States can take extraordinary measures to limit some rights in the name of public health and emergencies threatening the life of a nation. But such measures need to be strictly necessary and proportionate to meet the situation, and at no times should be arbitrary or discriminatory. The fundamental rights of detainees should also always be protected even in emergencies.

NSUN, together with Human Rights Watch and Professor Quinn, are calling for the UK to establish clear mechanisms to monitor the impact on rights of the weakened safeguards in mental health legislation and suspension of the elements of the Care Act. These should set out the duty to support those in need of care and to report to the UK Parliament every three months. That reporting should be assessed by the UK Parliament if it is asked to renew the legislation.

“Emergencies demand a tailored and efficient response. But there are limits, including trampling on existing rights and protections, especially for groups at higher risk of COVID such as people with disabilities and older people,” said Gerard Quinn, professor of law at the University of Leeds and at the Wallenberg Institute in the University of Lund, Sweden. “If we are not careful, such emergency measures can become Trojan horses to needlessly erode established protections.”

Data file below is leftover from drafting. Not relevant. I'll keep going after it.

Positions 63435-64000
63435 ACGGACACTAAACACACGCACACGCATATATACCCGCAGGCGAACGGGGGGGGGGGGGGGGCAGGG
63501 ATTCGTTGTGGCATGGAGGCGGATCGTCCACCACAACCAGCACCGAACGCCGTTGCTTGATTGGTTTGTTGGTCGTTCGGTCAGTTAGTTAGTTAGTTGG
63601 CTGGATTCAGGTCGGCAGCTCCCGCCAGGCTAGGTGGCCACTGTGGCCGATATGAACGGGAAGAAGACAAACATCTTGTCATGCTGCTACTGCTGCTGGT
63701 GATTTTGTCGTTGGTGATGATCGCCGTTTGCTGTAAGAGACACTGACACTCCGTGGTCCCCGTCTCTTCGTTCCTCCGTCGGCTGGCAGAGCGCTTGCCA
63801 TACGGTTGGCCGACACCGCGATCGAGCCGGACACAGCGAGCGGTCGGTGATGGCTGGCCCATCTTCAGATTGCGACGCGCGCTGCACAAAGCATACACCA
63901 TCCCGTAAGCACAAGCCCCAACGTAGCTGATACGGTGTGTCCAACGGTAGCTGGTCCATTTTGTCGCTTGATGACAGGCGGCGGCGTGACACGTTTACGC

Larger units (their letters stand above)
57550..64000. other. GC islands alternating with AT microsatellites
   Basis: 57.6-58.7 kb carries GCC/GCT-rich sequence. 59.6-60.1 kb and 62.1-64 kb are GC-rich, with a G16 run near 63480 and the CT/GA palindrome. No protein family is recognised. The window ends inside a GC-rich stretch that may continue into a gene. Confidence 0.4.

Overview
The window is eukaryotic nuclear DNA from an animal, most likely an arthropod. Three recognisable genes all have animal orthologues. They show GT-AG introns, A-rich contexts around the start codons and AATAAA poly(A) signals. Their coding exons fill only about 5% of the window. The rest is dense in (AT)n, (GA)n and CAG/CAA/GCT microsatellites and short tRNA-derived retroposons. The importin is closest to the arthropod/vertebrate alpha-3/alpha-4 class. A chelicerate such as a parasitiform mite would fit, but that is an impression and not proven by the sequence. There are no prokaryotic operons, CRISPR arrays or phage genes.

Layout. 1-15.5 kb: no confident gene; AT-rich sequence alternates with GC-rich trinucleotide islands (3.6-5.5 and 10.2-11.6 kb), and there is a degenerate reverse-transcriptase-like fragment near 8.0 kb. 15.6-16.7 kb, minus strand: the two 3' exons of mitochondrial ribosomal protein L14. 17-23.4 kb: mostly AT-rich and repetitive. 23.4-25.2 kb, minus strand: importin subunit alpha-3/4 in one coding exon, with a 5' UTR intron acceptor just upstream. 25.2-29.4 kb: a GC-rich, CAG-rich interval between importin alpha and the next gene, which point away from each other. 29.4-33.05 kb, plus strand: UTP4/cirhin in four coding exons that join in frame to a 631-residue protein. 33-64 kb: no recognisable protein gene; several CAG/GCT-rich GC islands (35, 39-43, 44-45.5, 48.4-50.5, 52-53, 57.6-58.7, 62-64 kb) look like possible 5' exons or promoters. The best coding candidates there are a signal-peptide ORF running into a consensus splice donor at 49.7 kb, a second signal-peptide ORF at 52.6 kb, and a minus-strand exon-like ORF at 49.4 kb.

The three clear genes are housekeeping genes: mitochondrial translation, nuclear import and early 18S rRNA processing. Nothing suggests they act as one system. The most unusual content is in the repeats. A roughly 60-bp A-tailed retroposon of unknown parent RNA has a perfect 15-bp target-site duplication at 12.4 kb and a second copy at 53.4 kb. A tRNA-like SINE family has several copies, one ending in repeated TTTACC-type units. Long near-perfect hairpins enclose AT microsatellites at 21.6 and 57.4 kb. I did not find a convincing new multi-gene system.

Posted: January 1, 1970, 12:00 am

Carlos Rios, on the right and making a funny face, with his buddies at Camp Harmon in 1975.

© 1975 Private

When I was 4 months old, I got polio, and since then I’ve been a wheelchair user. When I was 10, in 1975, my parents found a summer camp for children with disabilities in California and decided it would be a good experience for me.

Summer camp showed me there was a wider world outside my family and that I was able to navigate it. That summer came back to me when I saw the documentary film Crip Camp, which is slated to start streaming on Netflix on March 25 and which is also featured in the Human Rights Watch Film Festival.

The film traces the birth of the US disability rights movement to a unique summer camp, Camp Jened, managed by people with disabilities like Judy Heumann and members of the ‘60s countercultural movement. Camp Jened provided a space for self-discovery for many teenagers and young adults with disabilities – a place where they could share common concerns and stories about living with a disability in a predominantly able-bodied world.